I remember one class particularly when we were talking about the effects of racism on us as individuals and how it created anger and rage.

I asked Boniface what his reaction was to his own rage. He told me, his voice huge in the small room, that Martin University was the expression of his rage over the racism he had experienced.

But Boniface, as you pointed out, was not defined by rage, but rather by love, great humor, limitless creativity, charisma, a huge faith and about every other positive human trait I could list.

I think that one of his crowning achievements -- and one that goes so unnoticed by the city -- is the creation of his "Gathertorium."

Attending Martin University changed me and my opinions in profound ways. To my dying day, I am grateful for the time I spent there -- often rushing from The Star city room to get to classes on time.

2012-03-22 13:20:06

Tell The Truth [Member] said:

When he laughs, his beard shakes and his body becomes a giant exclamation point for sheer joy. A solid, solid citizen.

May his tribe multiply.

2012-03-22 20:34:48

John Sherman [unverified] said:

Ruth, thank you for writing this. Father Hardin has had such a strong, positive influence on so many people. It has been such a joy to have known him.

2012-03-22 21:54:12

hendy [Member] said:

Last summer, he married my daughter and son in law. There are a group of people that you're relatively assured, should there be a Heaven, will be invited in immediately. He's one.

2012-03-23 08:59:06

Tell The Truth [Member] said:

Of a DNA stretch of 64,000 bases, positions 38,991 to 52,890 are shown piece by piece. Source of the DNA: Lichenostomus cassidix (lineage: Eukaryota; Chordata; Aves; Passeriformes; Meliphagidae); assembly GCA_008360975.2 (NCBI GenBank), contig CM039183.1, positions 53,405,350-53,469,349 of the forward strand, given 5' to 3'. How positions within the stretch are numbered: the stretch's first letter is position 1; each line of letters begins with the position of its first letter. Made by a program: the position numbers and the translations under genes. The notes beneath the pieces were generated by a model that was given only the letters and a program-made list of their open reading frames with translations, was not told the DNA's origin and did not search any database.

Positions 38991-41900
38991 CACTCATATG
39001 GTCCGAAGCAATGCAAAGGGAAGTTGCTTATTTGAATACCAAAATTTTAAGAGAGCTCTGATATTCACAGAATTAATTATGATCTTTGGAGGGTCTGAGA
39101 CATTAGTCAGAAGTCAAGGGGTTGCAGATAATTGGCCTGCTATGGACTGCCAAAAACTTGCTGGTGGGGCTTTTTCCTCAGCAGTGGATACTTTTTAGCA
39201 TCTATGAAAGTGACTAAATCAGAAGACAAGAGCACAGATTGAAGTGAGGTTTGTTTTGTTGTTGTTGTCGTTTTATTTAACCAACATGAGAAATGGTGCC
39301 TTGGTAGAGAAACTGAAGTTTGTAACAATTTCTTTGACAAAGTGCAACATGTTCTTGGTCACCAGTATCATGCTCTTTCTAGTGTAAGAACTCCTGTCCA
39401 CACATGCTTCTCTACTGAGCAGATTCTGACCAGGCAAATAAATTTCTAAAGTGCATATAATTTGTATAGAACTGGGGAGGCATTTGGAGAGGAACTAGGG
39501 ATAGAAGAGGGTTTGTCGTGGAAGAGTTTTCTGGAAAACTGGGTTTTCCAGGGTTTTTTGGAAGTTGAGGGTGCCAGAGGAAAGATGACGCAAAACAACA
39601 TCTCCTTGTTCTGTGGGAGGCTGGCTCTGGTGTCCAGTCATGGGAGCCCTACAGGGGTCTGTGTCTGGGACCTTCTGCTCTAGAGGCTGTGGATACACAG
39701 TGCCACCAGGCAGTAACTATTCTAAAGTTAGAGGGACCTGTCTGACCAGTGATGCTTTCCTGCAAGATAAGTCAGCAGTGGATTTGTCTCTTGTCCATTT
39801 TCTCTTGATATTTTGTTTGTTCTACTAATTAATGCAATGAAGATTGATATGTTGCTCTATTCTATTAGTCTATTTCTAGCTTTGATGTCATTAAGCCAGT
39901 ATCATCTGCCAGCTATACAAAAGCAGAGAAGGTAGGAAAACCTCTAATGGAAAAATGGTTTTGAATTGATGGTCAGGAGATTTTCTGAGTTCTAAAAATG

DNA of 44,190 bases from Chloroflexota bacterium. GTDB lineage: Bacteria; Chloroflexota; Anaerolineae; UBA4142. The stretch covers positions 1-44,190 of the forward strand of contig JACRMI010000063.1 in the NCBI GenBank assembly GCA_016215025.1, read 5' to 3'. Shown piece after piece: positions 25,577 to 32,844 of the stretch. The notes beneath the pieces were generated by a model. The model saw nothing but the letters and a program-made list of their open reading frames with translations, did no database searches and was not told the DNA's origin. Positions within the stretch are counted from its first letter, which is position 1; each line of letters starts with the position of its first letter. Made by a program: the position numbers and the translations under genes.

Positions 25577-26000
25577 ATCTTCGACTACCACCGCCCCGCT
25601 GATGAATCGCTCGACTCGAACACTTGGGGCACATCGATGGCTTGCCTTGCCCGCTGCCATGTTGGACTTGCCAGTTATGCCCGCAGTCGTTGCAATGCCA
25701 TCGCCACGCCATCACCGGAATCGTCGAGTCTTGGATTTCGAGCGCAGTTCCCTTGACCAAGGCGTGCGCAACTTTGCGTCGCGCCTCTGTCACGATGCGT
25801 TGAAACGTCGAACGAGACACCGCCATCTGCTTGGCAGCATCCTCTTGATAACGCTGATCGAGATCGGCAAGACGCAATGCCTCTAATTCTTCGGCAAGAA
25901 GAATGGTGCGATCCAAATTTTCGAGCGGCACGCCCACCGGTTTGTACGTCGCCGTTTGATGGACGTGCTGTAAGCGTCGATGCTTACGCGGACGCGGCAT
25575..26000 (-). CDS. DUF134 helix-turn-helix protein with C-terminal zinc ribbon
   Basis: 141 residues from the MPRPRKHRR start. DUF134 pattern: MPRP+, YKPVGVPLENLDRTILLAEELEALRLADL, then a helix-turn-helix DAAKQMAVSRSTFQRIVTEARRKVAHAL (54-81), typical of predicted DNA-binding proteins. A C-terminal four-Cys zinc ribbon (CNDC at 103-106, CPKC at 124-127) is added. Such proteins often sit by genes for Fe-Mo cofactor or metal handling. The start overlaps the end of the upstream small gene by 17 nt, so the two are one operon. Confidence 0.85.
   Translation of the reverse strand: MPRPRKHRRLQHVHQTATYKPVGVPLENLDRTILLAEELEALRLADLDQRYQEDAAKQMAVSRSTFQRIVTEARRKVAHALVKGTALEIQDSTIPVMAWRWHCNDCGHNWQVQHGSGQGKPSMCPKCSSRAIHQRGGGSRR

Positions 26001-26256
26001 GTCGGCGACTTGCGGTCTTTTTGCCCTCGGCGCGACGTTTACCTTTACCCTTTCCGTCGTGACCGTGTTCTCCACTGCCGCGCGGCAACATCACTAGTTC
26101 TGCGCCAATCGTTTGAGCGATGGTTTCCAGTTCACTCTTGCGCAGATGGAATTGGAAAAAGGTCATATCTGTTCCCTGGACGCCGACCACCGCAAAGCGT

So true Hendy.

And a converse group that, when I get there, if THEY are there, i'm gonna be pissed.

Starting with 20 gutless state senators...Eric Miller's acolytes.

2012-03-23 18:57:51

Terry [unverified] said:

From the St. Thomas Aquinas parish e-mail chain Saturday evening:

"Fr. Boniface Harding passed away this morning. Please keep him and his family in your prayers. Details about his funeral will be forthcoming."

2012-03-24 22:43:08

Terry [unverified] said:

STA e-mail, 6:39 p.m. Saturday, March 24
Amos Brown tweet shortly before 7, followed by local TV stations. Star tweet 9 p.m., Star online story, 10:16 p.m.

Somehow my parish secretary, on her day off, seems to get the word out before everyone else. I remember his many visits to St. Thomas. Father Boniface was both captivating and gentle.

2012-03-24 22:58:45

hendy [Member] said:

http://www.indystar.com/article/20120325/LOCAL18/303250009/Rev-Boniface-Hardin-founder-Martin-University-dies-78?odyssey=tab|topnews|text|IndyStar.com is the obituary.

2012-03-25 08:51:59

farmgirl [unverified] said:

I'm sure that was your interview they quoted w/o attribution this a.m.

2012-03-25 09:03:02

George Stuteville [unverified] said:

Rest in peace Father Boniface Hardin. Your life mattered so much to so many. Thank you for your courage.

2012-03-26 09:40:21

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2012-03-26 17:22:36

hendy [Member] said:

Obit in IndyStar today; events Wed, Thur, and burial Friday at St Meinrad.

2012-03-27 08:12:41